Diagnostic codes are alphanumeric codes from the car's onboard diagnostic system, or OBD, indicating a problem in the vehicle. Each code has a different meaning and is used to diagnose a problem when the vehicle doesn't run properly.
Cars manufactured in 1996 and later come equipped with the OBD-II system, which is a standardized diagnostic code system. The diagnostic system works with the vehicle's electronics system to identify when something is not functioning properly. A vehicle with the system has an OBD-II diagnostic connector under the dash, typically in the area of the steering column. A mechanic attaches a scan tool or code reader to that connector to find out what is wrong with the vehicle. This helps the mechanic narrow down the problem so he can repair the vehicle.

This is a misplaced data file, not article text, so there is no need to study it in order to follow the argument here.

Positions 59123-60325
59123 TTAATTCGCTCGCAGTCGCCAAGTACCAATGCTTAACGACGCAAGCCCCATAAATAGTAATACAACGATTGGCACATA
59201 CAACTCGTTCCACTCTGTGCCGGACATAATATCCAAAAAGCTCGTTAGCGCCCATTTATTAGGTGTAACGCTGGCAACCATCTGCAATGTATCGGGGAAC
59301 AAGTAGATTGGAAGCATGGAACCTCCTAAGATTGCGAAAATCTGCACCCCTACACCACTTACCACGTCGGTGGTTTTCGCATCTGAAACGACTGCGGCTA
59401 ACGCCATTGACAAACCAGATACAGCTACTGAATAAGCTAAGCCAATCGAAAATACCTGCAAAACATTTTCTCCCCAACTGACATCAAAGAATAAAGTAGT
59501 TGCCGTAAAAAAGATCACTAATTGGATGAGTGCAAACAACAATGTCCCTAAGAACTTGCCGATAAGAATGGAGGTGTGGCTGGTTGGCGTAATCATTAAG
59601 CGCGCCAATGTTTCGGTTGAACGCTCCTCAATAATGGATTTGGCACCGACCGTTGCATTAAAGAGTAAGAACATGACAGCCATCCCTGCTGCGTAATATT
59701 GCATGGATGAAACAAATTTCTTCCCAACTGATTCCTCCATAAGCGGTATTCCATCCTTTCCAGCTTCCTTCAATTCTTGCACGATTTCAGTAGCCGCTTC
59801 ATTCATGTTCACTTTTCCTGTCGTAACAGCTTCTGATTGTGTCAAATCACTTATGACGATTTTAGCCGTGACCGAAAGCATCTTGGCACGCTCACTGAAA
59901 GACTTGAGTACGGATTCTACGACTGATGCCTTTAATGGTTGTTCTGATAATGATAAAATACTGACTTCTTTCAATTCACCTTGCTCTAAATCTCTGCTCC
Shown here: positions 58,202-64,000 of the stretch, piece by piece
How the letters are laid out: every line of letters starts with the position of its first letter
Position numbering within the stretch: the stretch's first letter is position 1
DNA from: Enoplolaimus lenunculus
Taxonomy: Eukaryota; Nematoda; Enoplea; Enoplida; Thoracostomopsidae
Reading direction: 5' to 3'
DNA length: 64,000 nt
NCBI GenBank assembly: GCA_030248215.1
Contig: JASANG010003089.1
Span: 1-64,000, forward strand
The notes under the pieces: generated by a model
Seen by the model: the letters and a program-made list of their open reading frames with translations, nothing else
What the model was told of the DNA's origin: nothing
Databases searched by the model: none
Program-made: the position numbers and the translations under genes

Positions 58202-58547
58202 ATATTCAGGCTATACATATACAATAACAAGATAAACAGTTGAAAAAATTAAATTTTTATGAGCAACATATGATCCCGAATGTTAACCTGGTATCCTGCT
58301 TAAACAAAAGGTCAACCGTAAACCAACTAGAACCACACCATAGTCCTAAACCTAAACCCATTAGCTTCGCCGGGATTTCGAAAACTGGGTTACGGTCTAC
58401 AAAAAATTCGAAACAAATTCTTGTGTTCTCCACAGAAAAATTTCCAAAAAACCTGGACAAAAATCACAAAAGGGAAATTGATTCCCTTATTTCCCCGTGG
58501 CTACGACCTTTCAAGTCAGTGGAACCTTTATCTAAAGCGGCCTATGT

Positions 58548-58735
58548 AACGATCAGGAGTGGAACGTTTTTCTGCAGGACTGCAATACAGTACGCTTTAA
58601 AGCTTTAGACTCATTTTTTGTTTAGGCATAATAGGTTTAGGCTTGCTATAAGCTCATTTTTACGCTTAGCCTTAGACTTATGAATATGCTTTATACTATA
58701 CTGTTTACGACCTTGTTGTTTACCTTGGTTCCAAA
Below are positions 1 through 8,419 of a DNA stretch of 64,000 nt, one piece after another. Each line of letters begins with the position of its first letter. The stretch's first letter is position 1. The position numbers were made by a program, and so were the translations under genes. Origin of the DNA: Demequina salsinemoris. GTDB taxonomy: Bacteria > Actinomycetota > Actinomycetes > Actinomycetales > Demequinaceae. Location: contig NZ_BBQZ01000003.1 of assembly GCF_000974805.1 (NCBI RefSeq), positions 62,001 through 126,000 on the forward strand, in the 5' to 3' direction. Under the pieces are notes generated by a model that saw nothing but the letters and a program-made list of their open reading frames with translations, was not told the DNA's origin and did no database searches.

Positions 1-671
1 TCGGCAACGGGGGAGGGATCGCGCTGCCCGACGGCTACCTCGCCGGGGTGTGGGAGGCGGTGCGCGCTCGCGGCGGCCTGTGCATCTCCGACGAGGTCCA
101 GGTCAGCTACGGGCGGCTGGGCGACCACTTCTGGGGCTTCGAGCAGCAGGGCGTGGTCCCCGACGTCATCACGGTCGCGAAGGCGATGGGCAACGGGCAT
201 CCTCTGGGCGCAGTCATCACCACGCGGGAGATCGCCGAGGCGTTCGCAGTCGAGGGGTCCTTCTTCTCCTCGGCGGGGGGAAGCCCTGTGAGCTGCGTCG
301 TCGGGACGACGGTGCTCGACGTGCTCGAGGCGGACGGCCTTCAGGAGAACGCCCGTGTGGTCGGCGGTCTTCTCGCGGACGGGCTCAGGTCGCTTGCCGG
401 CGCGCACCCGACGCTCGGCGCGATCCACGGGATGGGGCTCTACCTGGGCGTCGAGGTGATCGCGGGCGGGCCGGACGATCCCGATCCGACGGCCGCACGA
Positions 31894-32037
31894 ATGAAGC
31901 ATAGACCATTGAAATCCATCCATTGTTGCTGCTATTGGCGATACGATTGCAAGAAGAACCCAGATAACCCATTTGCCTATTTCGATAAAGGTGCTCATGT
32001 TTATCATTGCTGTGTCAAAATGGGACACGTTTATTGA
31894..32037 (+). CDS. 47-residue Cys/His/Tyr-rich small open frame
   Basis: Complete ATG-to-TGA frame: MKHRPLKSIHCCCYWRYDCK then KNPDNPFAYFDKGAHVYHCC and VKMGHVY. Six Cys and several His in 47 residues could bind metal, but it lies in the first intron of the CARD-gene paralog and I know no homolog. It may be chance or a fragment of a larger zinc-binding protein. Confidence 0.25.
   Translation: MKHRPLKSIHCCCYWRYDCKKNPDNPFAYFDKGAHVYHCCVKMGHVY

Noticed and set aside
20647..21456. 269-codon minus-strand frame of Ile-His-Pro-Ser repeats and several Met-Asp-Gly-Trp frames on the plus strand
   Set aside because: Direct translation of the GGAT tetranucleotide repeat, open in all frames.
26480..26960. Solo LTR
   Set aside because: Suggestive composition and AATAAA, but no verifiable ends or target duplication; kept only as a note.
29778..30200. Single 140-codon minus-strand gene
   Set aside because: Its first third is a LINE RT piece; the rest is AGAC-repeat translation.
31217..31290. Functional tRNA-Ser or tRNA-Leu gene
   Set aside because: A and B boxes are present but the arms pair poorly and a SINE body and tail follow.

Basic code readers are available for purchase for home use. The details of the reader vary depending on the model purchased. Some only display the code, while others provide a description of the diagnostic code.
In some cases, the code provides a general idea of where the problem is located but not enough specifics to pinpoint the exact cause. It might signal that a specific component isn't working properly without detailing why it's not working. Fixing the problem often requires a skilled mechanic to get under the hood to find the exact problem.